Self-interest is sometimes a wonderful thing. I just had an opportunity to learn from colleagues who had the enviable task of paper-sifting through more than 75 CV’s submitted as part of a recent recruitment campaign.
Why self-interest? Well, barring a major Lottery win, I know I will eventually be looking for another job, so, even though I can never guarantee I will be successful in my next application, I still want to make sure that my assumptions about techniques for getting through to the interview process are still valid.
Although getting a job is the ultimate goal in the process, getting an interview is really what it is all about; interviews are your chance to shine, to use your undoubted abilities and charm to woo the employer in a way your CV alone cannot do.
So, having learnt a few things (and having had a few things I already knew, confirmed), I thought I would share with you. They say that free advice is worth every penny; I would submit that this particular free advice IS worth at least your time, if not your cash, especially if you want to keep earning when you leave The Job.
All the reviewers I spoke with had similar observations about the bulk of the unsuccessful CV’s. In fact, the consistency was remarkable – it was as if many unsuccessful applicants had all taken the same (wrong) advice. The pragmatist/cynic in me suggests that it was more likely that many unsuccessful applicants had either not taken advice, or that they had ignored advice they had been given….
Aside from those candidates who are unsuitable, insufficiently experienced, or under-qualified (and there’s not much a CV can do about those things when there are specific technical requirements for a role), my research suggests that the following are common reasons that CV’s get paper-sifted out.
- Police jargon and acronyms. I have blogged on this before, especially acronyms, but it is still a regrettable feature of many CV’s coming from coppers. Even if you are going for a Police job, it is a common rule of the written word that the first time you use an acronym, you should give the reader the courtesy of S.I.O (Spelling It Out). This is even MORE important if you’re applying for a post in another country, because they may use A.D.A (a different acronym). As one of my colleagues said when we discussed this: “When a Senior Detective leans over and asks a staff member what a particular acronym means; you know that the application is likely to struggle”. If I don’t know what being the SIO in an MCO for a busy BCU actually means, then I am going to be unconvinced that you’re the OFTJ (one for the job). S.I.O!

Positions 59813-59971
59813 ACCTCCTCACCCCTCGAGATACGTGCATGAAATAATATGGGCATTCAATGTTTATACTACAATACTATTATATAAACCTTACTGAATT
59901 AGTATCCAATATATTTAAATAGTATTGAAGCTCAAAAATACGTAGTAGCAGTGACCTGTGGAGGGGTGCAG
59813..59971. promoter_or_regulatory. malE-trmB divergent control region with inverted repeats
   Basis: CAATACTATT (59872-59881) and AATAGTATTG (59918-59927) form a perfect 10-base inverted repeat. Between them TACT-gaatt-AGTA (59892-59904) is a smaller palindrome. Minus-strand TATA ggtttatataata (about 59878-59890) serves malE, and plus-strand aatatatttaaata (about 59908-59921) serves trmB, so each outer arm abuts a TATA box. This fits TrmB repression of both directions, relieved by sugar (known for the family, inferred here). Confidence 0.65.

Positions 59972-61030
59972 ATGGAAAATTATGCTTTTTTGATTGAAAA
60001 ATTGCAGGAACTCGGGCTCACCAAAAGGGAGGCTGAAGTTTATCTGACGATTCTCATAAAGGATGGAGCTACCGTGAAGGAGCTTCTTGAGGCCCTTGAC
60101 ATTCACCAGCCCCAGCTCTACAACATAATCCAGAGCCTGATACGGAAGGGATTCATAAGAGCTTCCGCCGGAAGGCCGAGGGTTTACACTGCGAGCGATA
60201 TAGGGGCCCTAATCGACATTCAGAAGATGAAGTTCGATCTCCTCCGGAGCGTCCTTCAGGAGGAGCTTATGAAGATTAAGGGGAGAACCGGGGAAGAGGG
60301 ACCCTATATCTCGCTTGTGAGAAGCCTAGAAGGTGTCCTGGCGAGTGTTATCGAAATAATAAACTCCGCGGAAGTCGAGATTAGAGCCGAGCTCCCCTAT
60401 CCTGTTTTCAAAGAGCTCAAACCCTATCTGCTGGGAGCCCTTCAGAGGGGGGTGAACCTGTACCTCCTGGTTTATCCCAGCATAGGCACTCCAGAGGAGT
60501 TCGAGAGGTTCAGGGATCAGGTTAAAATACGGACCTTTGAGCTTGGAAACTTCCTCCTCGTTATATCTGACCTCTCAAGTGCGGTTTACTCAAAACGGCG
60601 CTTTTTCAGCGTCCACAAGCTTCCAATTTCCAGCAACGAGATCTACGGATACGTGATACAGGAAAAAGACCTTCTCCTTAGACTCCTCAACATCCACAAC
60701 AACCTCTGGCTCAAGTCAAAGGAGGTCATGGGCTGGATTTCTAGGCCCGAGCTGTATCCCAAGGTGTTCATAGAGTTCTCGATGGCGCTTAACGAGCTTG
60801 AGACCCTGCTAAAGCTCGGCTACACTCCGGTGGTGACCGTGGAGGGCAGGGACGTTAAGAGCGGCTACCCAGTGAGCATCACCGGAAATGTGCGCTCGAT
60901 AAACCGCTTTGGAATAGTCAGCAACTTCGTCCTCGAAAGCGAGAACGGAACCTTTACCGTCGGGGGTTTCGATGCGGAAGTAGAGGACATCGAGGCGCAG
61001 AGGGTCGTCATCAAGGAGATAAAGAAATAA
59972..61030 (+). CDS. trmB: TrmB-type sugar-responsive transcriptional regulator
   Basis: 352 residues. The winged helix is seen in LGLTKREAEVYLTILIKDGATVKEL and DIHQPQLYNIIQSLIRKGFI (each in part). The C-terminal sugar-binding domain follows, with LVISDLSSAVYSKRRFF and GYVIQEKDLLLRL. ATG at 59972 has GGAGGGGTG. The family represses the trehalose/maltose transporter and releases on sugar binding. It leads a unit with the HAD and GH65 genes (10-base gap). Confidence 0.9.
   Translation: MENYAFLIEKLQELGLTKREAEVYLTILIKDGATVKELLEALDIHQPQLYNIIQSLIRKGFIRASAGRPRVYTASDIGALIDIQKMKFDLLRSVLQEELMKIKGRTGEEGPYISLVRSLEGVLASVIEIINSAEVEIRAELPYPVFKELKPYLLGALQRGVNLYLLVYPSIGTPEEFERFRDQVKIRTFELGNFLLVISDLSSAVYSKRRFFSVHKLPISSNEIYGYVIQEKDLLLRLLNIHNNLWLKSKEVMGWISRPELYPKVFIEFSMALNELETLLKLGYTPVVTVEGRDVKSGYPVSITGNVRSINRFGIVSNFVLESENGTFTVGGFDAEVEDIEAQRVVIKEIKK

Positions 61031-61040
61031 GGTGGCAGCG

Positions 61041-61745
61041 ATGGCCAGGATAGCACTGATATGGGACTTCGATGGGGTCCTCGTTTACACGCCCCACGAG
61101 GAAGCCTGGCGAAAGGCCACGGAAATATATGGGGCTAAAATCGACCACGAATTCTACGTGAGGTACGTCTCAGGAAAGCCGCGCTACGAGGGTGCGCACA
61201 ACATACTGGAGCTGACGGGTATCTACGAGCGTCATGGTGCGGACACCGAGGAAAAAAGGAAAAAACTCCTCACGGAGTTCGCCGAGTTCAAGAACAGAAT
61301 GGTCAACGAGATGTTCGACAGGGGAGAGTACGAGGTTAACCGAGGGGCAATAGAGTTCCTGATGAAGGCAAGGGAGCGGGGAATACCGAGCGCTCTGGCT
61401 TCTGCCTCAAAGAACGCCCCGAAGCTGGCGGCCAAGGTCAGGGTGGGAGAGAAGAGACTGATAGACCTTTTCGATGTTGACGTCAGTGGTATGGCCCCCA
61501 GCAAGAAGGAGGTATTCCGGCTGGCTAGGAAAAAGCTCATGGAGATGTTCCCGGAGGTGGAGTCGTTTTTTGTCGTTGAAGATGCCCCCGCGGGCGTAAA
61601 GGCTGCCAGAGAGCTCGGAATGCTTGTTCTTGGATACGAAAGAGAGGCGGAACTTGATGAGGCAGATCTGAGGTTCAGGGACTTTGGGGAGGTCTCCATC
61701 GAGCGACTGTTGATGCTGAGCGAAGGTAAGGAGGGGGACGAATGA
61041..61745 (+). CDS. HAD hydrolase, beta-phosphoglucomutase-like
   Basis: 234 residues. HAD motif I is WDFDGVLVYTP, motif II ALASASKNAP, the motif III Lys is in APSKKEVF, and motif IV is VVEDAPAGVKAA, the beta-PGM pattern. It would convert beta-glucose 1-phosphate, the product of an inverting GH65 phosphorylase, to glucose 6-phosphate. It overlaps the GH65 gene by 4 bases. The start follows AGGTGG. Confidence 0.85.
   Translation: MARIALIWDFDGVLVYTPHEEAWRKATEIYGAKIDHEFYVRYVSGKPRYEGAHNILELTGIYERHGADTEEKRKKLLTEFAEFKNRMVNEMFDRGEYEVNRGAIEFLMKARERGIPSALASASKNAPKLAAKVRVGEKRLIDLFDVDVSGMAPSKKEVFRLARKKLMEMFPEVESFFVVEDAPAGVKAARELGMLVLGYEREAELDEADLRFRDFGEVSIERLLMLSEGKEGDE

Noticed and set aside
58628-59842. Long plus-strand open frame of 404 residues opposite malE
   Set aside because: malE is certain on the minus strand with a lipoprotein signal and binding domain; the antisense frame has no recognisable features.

- Match your cover letter with your CV. Several cover letters really did sell the applicant. However, when compared with the CV, guess what? They didn’t match. They were glowing, valedictory appraisals of what appeared to be potential interviewees, who simply did not evidence their skills in their CV. A waste of time, really, especially with more than 75 applications to wade through.
- Match your CV with the actual job. Honestly, how many times does this have to be repeated? If you arrest someone for Going Equipped for Theft, they have to:
- be not at their place of abode and
- have with them an article
- made, used or adapted… etc etc.
So, if a job description requires:
- a driving licence and;
- programming skills and;
- the ability to hop on one leg whilst whistling ‘Dixie’.
…then you NEED to evidence these things. In the CV. You should assume nothing, because for many reviewers, if it is not in the CV, it is not evidence. Absence of evidence, in this regard, is often seen as evidence of absence, whatever Sherlock Holmes may have said.
- Be clear about your skills. Define what you mean and then read it back out loud to a “critical friend”. Unless you are not human, you will always write something that you think means one thing, when in fact it means another. Never written an email that you wish you hadn’t sent because of the frantic explanations you ended up having to give? Of course not, ‘cos you’re perfect…. The same thing applies to your CV. Make sure you are clear and that your understanding is what others would understand.
A short while ago, having had a “critical friend” rip my efforts at CV writing apart, I paid a small fee for an expert to do the job with me (note: “with”, not “for”). I can honestly say it took all the stress out of the job and made me see CV writing in a different light. With that knowledge, having reviewed some of the recent batch of CV’s, I can see similarities in the successful ones (that got an interview) and I can see different similarities in the unsuccessful ones (the ones that didn’t get past the paper-sift).
Maybe it is time to get your CV looked at? Just sayin’ ………..
this guest blog post appears courtesy of Carl Mason
Head of Organisational Review and Development – RVIPF (Royal Virgin Island Police Force)